GSA still considering suspending MCI

The General Services Administration is still considering suspending MCI from federal contracts, continuing a process that began a month ago. MCI, which admitted to accounting fraud last year, said it is cooperating with GSA's requests for information.

In a conference call today, GSA officials emphasized that suspension and debarment proceedings are not punitive acts. The agency has received requests from public interest groups and most recently from Sen. Susan Collins (R-Maine) to suspend the telecom provider because of alleged legal and ethical lapses.

GSA general counsel Raymond McKenna said, however, if MCI is determined to be suitable for agencies to hire now, GSA cannot suspend the company as punishment for past actions.

"GSA's role, any agency's role, is to protect the government's interests," he said. "In that regard, GSA's role is not that of an investigative agency and certainly not that of a prosecutor."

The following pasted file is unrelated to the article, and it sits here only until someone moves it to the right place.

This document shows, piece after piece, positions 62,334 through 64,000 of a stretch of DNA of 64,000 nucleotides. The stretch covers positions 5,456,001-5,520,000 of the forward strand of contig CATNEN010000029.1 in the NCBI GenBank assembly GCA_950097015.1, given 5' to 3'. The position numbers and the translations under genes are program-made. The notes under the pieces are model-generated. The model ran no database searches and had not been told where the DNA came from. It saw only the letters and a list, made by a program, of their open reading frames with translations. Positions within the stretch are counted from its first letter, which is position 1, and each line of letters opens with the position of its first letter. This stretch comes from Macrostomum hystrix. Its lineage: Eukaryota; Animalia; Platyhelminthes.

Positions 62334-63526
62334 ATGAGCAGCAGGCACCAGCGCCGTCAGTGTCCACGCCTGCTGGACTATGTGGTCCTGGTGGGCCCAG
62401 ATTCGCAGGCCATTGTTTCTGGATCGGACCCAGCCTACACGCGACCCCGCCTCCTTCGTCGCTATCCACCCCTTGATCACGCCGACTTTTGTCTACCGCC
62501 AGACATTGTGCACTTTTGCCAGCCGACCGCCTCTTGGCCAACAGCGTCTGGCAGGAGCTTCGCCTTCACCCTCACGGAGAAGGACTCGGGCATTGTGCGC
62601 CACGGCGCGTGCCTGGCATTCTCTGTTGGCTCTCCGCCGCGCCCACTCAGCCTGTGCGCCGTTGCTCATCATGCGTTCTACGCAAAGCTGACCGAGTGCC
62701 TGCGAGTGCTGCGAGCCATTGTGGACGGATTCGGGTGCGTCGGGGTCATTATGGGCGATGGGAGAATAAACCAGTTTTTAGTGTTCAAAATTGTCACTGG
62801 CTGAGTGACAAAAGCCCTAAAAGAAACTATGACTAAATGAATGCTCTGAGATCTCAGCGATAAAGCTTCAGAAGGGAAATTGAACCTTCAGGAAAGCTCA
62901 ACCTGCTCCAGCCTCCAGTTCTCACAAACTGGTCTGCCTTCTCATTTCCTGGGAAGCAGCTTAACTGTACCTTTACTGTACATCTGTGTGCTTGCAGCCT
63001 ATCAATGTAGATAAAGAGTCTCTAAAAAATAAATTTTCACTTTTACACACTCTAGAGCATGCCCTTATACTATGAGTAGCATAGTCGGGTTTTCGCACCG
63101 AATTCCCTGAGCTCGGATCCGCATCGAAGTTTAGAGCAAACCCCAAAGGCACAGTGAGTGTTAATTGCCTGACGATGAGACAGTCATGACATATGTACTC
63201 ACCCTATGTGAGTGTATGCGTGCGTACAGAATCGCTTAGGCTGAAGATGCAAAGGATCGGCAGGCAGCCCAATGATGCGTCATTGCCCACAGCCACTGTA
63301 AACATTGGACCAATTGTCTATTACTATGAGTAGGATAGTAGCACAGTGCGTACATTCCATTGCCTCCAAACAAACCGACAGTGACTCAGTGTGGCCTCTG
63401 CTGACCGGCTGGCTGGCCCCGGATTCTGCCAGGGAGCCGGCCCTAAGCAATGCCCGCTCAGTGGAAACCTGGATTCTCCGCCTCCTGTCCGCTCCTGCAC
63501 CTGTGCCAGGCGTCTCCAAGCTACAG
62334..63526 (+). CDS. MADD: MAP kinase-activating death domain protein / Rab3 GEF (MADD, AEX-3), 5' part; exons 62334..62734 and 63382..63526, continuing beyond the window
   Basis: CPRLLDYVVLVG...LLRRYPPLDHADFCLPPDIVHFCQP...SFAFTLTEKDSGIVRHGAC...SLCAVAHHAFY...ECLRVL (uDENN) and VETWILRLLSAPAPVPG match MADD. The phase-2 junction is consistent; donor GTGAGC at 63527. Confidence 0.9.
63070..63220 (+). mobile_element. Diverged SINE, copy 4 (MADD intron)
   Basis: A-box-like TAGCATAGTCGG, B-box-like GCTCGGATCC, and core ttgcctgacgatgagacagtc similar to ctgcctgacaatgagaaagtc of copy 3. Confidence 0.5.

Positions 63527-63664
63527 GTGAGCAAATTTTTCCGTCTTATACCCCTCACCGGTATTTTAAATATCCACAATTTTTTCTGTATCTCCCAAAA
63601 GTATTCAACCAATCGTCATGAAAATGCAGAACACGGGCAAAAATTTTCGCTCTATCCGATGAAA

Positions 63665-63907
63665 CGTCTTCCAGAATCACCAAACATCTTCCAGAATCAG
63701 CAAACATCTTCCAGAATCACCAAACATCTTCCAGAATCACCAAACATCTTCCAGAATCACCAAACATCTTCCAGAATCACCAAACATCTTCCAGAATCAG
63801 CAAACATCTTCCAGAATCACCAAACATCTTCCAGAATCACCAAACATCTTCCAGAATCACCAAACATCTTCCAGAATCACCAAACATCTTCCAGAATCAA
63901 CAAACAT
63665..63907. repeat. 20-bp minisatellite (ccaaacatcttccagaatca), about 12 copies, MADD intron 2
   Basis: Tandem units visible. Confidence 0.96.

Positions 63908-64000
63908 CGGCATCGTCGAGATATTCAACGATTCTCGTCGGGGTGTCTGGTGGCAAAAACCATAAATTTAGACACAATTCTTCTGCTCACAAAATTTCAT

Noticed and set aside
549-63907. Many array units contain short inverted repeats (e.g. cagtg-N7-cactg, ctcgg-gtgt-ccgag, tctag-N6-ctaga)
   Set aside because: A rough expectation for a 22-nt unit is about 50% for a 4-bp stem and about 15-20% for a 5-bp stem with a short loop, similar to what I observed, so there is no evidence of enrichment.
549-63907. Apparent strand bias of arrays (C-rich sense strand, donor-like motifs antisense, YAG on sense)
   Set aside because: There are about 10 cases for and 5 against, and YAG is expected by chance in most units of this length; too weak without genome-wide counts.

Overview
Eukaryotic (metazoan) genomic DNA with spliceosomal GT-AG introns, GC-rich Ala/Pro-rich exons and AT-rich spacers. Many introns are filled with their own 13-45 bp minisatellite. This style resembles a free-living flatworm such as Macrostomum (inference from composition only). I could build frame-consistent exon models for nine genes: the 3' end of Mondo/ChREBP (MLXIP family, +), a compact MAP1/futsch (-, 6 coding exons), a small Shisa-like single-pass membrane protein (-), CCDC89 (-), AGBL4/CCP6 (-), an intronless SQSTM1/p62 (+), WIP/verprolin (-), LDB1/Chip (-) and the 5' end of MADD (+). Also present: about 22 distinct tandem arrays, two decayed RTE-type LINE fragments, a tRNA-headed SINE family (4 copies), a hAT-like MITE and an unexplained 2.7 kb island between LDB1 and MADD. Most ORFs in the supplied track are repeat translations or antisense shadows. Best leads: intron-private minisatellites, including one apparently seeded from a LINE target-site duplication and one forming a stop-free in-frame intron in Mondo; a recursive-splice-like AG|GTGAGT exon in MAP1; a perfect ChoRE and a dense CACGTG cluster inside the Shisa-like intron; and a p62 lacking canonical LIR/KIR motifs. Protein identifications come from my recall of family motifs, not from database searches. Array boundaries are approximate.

"We don't go out and investigate and find malfeasance," said David Drabkin, deputy associate administrator of GSA's Office of Acquisition Policy. "We typically wait for a referral."

In this case GSA's inspector general last month requested the agency consider the suspension, McKenna said. GSA has requested information from agencies regarding their experiences with MCI and their impact from a potential MCI suspension.

Suspension would block MCI from signing new contracts with agencies for a specified period. Defense agencies would not be able to file new task or delivery orders under existing contracts. Civilian agencies, which have different rules, could issue new orders under existing contracts.

MCI spokeswoman Natasha Haubold noted that since admitting to overstating profits by more than $9 billion, MCI has replaced its top executives, its board of directors, enacted a new ethics policy and taken other measures to prevent a recurrence.

"We are being very proactive internally to make sure that what happened in the past doesn't happen again," she said.

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